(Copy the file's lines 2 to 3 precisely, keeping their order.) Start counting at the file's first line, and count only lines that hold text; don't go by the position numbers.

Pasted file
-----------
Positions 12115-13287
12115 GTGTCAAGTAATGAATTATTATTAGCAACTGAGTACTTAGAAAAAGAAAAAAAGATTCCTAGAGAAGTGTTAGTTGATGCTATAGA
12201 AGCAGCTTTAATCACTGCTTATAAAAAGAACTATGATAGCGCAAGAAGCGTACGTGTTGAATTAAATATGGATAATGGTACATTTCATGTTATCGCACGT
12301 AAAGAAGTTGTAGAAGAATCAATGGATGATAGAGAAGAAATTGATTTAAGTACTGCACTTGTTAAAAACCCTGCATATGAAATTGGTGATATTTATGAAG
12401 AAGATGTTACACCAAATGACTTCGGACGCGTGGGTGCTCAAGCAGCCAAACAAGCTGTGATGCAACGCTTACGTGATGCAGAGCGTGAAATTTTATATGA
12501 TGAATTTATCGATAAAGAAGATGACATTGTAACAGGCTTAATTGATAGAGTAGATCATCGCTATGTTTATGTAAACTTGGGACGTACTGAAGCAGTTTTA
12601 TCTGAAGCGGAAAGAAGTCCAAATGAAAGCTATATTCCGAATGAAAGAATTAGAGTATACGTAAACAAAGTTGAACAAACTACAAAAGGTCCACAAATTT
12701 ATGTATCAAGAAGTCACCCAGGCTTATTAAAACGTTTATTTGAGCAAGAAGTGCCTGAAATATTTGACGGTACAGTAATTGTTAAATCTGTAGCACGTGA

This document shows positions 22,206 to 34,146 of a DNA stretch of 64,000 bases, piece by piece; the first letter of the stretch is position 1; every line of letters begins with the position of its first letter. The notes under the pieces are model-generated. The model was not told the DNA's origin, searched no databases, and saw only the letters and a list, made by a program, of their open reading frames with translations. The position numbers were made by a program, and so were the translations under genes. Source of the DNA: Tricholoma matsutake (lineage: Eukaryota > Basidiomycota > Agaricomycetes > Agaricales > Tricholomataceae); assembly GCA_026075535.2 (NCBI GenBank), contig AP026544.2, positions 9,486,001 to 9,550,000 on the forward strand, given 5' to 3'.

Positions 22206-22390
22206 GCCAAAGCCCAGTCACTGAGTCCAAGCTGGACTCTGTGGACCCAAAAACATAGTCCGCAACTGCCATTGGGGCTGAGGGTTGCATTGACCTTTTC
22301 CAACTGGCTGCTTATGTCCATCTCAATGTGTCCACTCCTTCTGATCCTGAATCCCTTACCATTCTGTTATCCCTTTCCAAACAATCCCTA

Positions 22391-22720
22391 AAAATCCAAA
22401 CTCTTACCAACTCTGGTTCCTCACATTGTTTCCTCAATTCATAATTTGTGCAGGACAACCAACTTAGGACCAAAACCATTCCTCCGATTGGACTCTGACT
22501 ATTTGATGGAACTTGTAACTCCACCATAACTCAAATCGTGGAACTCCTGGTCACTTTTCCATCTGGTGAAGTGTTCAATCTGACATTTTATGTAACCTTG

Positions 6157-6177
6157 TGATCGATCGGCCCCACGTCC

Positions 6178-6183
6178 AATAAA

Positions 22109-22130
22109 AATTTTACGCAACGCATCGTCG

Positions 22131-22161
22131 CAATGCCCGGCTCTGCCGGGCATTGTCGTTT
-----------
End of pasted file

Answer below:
12115 GTGTCAAGTAATGAATTATTATTAGCAACTGAGTACTTAGAAAAAGAAAAAAAGATTCCTAGAGAAGTGTTAGTTGATGCTATAGA
12201 AGCAGCTTTAATCACTGCTTATAAAAAGAACTATGATAGCGCAAGAAGCGTACGTGTTGAATTAAATATGGATAATGGTACATTTCATGTTATCGCACGT